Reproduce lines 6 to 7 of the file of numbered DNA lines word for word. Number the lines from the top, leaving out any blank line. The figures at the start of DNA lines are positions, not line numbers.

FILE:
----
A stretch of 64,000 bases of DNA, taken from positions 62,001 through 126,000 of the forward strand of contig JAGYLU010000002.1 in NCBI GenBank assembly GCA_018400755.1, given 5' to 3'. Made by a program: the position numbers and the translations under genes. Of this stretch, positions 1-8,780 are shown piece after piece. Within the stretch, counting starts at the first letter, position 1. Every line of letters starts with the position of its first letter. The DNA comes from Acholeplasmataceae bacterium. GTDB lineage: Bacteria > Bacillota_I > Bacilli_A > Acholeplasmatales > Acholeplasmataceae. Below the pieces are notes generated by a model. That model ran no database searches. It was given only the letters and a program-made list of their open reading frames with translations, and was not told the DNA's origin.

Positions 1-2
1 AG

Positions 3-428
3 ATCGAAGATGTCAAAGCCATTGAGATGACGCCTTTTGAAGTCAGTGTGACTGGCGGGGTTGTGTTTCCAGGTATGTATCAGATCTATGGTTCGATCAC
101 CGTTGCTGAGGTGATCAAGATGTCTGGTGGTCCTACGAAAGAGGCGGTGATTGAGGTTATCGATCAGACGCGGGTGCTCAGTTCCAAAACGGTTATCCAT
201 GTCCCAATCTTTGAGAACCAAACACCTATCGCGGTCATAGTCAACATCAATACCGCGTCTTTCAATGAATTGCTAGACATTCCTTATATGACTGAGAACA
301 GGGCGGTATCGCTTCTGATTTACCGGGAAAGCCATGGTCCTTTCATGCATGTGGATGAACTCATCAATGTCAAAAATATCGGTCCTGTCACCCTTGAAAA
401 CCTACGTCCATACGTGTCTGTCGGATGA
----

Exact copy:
101 CGTTGCTGAGGTGATCAAGATGTCTGGTGGTCCTACGAAAGAGGCGGTGATTGAGGTTATCGATCAGACGCGGGTGCTCAGTTCCAAAACGGTTATCCAT
201 GTCCCAATCTTTGAGAACCAAACACCTATCGCGGTCATAGTCAACATCAATACCGCGTCTTTCAATGAATTGCTAGACATTCCTTATATGACTGAGAACA